brian at tangent.org
Thu Feb 14 07:02:50 UTC 2008
On Feb 14, 2008, at 8:23 AM, Dustin Sallings wrote:
> On Feb 13, 2008, at 18:19, Brian Aker wrote:
>> The array is going to cost memory allocation though, and then a
>> lookup to get my hands on it (which will be a scan on an array).
> Aren't you allocating memory when you read results?
Just once for the result buffer unless someone wants to be give the
value free and clear. This allows other languages to do just their own
The goal is process, and move on.
> How do you figure there's a scan on the array? You should be able
> to compute an exact array offset with subtraction.
> Moreover, your multiget request is already an array of something
> isn't it? Would it be possible to just use that?
No, you just build up the "get ..." and push it into the pipe as
required out of the read buffer. No reason to know where a key came
As to order, memcached has to feed you keys back in the order you sent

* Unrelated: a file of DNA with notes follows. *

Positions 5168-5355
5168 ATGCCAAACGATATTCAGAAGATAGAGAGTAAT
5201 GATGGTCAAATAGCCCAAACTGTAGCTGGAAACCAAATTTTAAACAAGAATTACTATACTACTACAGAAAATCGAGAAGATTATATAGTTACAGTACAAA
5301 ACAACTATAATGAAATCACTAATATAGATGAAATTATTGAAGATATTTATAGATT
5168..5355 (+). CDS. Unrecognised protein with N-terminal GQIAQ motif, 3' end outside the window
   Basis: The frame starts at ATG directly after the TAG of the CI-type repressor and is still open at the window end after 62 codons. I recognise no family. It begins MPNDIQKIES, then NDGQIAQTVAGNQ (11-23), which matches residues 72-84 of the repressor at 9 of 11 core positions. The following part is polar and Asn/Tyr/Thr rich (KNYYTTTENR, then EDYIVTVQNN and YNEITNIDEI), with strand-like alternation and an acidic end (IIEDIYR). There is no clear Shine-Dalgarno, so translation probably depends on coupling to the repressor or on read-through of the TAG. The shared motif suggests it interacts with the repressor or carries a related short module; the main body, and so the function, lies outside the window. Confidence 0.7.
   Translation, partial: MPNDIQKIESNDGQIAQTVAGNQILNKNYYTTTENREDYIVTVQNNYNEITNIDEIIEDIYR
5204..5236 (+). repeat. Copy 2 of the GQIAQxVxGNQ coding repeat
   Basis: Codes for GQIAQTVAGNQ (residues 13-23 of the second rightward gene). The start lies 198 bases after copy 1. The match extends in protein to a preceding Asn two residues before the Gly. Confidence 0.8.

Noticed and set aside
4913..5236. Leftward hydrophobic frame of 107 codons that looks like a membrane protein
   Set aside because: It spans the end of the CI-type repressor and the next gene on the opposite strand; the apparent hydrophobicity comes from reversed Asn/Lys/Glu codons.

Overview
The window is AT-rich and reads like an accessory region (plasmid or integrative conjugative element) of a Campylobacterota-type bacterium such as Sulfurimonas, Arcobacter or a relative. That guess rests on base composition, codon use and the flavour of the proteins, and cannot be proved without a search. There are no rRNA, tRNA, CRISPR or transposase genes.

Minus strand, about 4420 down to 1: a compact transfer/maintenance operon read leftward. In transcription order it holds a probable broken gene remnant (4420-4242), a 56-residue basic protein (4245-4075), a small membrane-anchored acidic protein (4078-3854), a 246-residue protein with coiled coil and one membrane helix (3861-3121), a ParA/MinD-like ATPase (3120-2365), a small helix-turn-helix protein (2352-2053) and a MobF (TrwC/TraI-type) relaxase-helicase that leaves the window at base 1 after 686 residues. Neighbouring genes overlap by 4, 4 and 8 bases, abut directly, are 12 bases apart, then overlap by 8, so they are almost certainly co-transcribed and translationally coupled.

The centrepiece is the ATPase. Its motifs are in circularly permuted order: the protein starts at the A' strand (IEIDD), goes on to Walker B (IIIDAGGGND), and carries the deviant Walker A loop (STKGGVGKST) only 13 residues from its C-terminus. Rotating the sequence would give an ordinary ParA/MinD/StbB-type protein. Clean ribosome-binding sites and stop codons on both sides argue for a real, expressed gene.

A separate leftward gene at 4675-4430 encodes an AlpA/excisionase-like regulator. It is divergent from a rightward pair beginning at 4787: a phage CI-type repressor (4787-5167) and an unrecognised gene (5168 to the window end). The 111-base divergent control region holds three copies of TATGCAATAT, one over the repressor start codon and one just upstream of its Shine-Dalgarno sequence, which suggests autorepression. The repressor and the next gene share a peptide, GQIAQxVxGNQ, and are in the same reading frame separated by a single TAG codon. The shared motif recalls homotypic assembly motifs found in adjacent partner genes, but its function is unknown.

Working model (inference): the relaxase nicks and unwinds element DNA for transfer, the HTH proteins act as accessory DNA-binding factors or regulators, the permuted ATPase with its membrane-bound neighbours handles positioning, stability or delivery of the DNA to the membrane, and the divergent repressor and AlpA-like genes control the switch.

them, or you have to keep a map of key to opaque ID. That map is
expensive. Dormando is saying that the end user should keep this, but
you believe it belongs in the library.
I agree with you in that the library should handle this... why would
an end user application want to have to track multiple keys? And
inside of the library there is no reason either.
24 bytes of opaque vs at max 250 bytes? Just give me the keys, the
indirection around opaque to me is more complicated then it is worth.
So right now... the only solution I see is to hide opaque and force
key and data into the same field. That is the only way I can see to
get around all of the extra memory allocation and object mapping. This
is going to kill client interoperability though (or you can come up
with a mapping to be compatible).
Another option, why not just make the server respond with keys if the
client requests it?
> You get a list of keys and want to ask the server for them. If
> it's an array, you need a single integer to mark the beginning and
> another to mark the end (noop result).
> When a response comes in, you validate it's not the end, and then
> get the key from input[opaque - start_opaque] . Is it more
> complicated than that?
Yes, you are assuming that the server will respond with a bunch of NOT
FOUND, and it will have to keep all keys in order of sent. Long term
that is a bad idea (lots of processors should mean threads just
feeding the return socket as fast as they get items eventually.
Brian "Krow" Aker, brian at tangent.org
http://krow.net/ <-- Me
http://tangent.org/ <-- Software
http://exploitseattle.com/ <-- Fun
You can't grep a dead tree.
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